One would think there is a limit to how long this can continue, but that is hard to predict. It is reasonable to think that the cost of tuition will probably grow at a similar rate to nonimal GDP growth or similar to compensation inflation of the top 25% of the US population.

With financial aid, the actual inflation rate of any particular student can be highly variable.

lakja
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Re: College Inflation rate?

Post by lakja » Fri Dec 28, 2018 11:53 pm

JonnyDVM wrote:
Fri Dec 28, 2018 9:51 pm

Love it. :beer

College tuition seems to be a bubble. It can’t continue like this where only the wealthy can afford to pay for their children’s college education. With two small children myself I’m wondering when it’s going to burst.
Technology is a prime catalyst to erode the bubble in college education.

NoHeat
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Re: College Inflation rate?

Post by NoHeat » Sat Dec 29, 2018 12:31 am

JBTX wrote:
Fri Dec 28, 2018 11:45 pm
The following factors have lead to higher college inflation:

- Inflation for professional services tends to be higher than CPI. Professional services tend to not benefit as much from technology/off shoring as other goods, although that may change in the future.
- direct state funding of state schools has decreased proportionately over the last 20 years or so.
- the greater availability of financial aid/ loans has pushed tuitions higher, with more money chasing finite college resources
- in order to attract more students, colleges add more programs, add more facilities, gyms, programs etc etc, which pushes up the cost (somewhat similar to what happens in medicine)

One would think there is a limit to how long this can continue, but that is hard to predict...
Yes, that’s exactly right. All of it.

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beyou
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Re: College Inflation rate?

Post by beyou » Sat Dec 29, 2018 12:46 am

Only a handful of colleges can afford to not raise tuition.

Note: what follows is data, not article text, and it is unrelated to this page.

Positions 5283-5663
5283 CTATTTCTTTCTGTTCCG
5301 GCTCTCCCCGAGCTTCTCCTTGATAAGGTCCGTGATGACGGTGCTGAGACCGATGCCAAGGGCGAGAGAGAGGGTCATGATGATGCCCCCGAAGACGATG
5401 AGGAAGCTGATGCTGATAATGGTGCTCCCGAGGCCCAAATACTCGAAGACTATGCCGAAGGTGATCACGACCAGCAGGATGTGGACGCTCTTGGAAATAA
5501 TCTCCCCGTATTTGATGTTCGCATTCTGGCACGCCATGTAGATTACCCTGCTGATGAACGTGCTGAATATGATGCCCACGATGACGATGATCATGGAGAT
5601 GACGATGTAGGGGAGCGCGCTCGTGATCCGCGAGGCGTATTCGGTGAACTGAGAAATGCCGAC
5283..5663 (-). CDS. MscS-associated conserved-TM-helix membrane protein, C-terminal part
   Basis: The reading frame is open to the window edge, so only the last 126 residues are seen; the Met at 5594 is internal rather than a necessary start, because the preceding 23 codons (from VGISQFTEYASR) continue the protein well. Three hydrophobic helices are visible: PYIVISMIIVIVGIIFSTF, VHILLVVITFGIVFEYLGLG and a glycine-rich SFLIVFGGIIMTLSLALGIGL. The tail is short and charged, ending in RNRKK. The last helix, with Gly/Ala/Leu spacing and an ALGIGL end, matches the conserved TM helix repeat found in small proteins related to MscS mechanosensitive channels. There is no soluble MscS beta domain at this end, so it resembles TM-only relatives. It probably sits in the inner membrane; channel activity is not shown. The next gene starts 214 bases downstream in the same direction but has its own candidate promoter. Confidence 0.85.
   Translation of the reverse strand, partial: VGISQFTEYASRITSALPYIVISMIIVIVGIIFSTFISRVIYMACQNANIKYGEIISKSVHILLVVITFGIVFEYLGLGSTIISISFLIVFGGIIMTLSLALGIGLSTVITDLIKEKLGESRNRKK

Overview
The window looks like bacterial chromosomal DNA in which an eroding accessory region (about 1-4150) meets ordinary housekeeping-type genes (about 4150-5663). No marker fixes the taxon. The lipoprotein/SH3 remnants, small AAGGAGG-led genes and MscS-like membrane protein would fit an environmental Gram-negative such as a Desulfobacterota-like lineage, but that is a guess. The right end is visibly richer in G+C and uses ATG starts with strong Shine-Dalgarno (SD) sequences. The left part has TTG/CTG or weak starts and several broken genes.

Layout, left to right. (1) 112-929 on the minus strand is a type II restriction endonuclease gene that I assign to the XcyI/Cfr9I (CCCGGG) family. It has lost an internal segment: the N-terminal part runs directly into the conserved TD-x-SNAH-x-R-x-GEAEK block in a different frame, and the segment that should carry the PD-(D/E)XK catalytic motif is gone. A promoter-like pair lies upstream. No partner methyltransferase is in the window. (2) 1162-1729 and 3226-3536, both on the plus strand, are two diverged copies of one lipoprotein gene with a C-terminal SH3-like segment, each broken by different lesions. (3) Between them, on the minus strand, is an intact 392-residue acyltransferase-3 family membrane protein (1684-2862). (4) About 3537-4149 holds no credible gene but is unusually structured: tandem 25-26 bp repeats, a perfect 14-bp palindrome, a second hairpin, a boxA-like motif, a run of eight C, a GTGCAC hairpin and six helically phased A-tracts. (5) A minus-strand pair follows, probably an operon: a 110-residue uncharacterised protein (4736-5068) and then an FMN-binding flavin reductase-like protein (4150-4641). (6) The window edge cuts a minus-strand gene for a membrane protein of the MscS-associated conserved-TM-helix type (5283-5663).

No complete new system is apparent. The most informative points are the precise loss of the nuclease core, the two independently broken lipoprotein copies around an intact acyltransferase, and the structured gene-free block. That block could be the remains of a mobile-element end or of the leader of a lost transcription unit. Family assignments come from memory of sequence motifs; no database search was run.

Most are poor and spending like drunk sailors.
We get increases annually despite news that inflation has slowed. It has not stopped ! Fortunately for me, just made last payment for my eldest. One more kid to go !

JBTX
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Re: College Inflation rate?

Post by JBTX » Sat Dec 29, 2018 1:14 am

lakja wrote:
Fri Dec 28, 2018 11:53 pm
JonnyDVM wrote:
Fri Dec 28, 2018 9:51 pm

Love it. :beer

College tuition seems to be a bubble. It can’t continue like this where only the wealthy can afford to pay for their children’s college education. With two small children myself I’m wondering when it’s going to burst.
Technology is a prime catalyst to erode the bubble in college education.
One would think so. And it eventually will. But how fast it works depends on perceptions. It is still widely believed by employers and parents that they key to success is spending 4 or more years in an institution with pretty trees on the lawn and nice brick buildings with fully tenured professors standing in front of students verbally passing on their wisdom. Because that is what they experienced.

Medicine is somewhat similar. The technology exists to transform health care to lead to better outcomes, but it doesnt necessarily fit well in our existing medical infrastructure organizational complex.

TheDDC
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Re: College Inflation rate?

Post by TheDDC » Sat Dec 29, 2018 1:37 am

JBTX wrote:
Sat Dec 29, 2018 1:14 am
lakja wrote:
Fri Dec 28, 2018 11:53 pm